Russia are facing a potential four-year sanction following the recommendation of the WADA Com©Getty Images

The World Anti-Doping Agency's (WADA) Compliance Review Committee (CRC) has recommended a four-year sanction against the Russian Anti-Doping Agency, which could force athletes to compete neutrally with the country's flag set to be banned from international events.

The recommendation follows "an extremely serious case of non-compliance with the requirement to provide an authentic copy of the Moscow data, with several aggravating features", according to the WADA CRC.

The sanctions would cover both the 2020 and 2022 Olympic and Paralympic Games in Tokyo and Beijing, should they come into force.

"Russian athletes and their support personnel may only participate in major events staged in the four-year period where they are able to demonstrate that they are not implicated in any way by the non-compliance," the WADA CRC recommendation states.

This would include the athletes not being mentioned in "incriminating circumstances in the McLaren reports, there are no positive findings reported for them in the database, and no data relating to their samples has been manipulated".

International Olympic Committee (IOC) President Thomas Bach suggested in an interview last week they would be against a blanket suspension on Russian athletes from Tokyo 2020.

The IOC delegated responsibility to International Federations to determine which athletes could compete at Rio 2016, although the International Paralympic Committee barred Russia from the Paralympic Games. 

The Russian Olympic Committee (ROC) were suspended from Pyeongchang 2018, with approved athletes competing as part of the Olympic Athletes from Russia delegation.

Russian athletes competed under a neutral flag at the Paralympic Games.

Russia had to compete under the Olympic flag at Pyeongchang 2018 and will have to do the same at Tokyo 2020 if the recommendations of the WADA Compliance Review Committee are accepted ©Getty Images
Russia had to compete under the Olympic flag at Pyeongchang 2018 and will have to do the same at Tokyo 2020 if the recommendations of the WADA Compliance Review Committee are accepted ©Getty Images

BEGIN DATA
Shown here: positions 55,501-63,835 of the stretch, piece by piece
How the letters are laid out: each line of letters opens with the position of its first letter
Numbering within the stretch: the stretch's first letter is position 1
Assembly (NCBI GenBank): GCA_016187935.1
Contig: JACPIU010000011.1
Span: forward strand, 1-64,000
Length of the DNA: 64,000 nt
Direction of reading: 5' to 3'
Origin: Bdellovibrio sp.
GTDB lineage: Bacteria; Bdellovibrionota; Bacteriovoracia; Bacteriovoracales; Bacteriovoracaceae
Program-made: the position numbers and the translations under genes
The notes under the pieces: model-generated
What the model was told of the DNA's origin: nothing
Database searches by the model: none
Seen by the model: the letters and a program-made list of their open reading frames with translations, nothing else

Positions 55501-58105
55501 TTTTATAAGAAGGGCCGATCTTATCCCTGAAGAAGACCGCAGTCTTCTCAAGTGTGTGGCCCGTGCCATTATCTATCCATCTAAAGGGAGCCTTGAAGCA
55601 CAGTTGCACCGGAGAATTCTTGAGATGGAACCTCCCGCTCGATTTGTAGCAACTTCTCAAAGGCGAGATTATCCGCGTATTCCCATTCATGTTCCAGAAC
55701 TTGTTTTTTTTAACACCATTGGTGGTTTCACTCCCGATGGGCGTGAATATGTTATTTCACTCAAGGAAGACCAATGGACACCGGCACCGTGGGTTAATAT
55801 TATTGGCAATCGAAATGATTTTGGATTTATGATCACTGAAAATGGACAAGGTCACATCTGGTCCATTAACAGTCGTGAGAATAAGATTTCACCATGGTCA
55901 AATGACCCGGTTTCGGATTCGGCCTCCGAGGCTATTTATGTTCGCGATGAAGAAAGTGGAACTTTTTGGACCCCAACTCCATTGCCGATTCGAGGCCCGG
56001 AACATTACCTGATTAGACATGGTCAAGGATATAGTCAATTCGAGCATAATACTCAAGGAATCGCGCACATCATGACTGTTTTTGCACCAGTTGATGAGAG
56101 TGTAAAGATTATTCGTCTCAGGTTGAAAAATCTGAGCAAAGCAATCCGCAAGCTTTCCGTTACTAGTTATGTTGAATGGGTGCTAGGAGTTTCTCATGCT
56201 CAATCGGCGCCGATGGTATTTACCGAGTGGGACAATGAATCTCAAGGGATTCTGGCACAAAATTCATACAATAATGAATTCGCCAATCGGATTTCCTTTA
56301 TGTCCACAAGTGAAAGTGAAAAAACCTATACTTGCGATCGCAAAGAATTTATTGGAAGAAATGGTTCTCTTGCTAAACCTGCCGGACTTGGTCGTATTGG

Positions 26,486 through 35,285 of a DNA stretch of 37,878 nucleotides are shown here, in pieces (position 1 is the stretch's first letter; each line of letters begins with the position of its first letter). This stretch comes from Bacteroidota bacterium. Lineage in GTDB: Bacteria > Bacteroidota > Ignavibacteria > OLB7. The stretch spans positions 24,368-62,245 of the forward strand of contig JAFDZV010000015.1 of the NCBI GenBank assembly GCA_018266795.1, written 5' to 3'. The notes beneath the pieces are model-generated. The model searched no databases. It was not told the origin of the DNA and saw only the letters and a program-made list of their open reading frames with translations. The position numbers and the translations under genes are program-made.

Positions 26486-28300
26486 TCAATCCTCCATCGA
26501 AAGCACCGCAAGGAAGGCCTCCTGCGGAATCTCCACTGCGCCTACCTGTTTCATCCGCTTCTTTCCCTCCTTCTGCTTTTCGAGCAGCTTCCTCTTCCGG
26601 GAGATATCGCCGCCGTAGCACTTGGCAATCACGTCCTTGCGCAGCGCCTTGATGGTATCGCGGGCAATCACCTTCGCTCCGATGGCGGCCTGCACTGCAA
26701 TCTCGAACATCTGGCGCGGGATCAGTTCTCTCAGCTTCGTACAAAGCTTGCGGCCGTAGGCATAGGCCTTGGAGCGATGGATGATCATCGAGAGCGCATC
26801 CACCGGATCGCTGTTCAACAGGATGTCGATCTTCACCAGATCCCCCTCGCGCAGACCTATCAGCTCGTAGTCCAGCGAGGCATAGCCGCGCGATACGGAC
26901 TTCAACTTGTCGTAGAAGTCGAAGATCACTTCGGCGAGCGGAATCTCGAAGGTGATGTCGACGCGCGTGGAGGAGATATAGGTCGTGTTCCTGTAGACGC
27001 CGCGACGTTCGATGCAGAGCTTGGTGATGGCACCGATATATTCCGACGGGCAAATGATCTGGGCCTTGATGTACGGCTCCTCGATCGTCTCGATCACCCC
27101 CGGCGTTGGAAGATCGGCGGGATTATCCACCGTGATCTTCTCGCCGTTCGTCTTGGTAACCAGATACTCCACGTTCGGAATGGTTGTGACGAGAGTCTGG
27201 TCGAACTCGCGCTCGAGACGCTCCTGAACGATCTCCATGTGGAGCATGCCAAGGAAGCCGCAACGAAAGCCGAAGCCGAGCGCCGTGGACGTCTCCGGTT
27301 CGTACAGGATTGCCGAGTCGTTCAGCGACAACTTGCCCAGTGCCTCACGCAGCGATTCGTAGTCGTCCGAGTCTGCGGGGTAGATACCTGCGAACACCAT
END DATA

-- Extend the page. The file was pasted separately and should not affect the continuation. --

The proposed sanction may see sporting events awarded to Russia stripped from the country during the four-year period.

This potentially could include matches at the UEFA European Championships, where Saint Petersburg is set to host three group matches and a quarter-final tie.

Sporting bodies would be prohibited from awarding Russia events, while the country would be prohibited from bidding for the 2032 Summer Olympic and Paralympic Games.

This would be regardless of whether the bidding process takes place within the proposed four-year window RUSADA would be sanctioned for.

Russian Government officials and representatives would also be banned from attending major sporting events, as well as key officials from the Russian Olympic Committee or the Russian Paralympic Committee.

This would apply to the Olympic and Paralympic Games, as well as both the Summer and Winter Youth Olympic Games.

Any other event organised by a major event organisation and any World Championships organised or sanctioned by any WADA signatory also constitute major events.

The CRC recommendation was sent to WADA last week, with the organisation's Executive Committee due to consider the proposal at its meeting in Paris on December 9.

Russia will be pinning its hopes on the fact that half of the WADA Executive Committee comprises members from the IOC and other officials from the sports movement.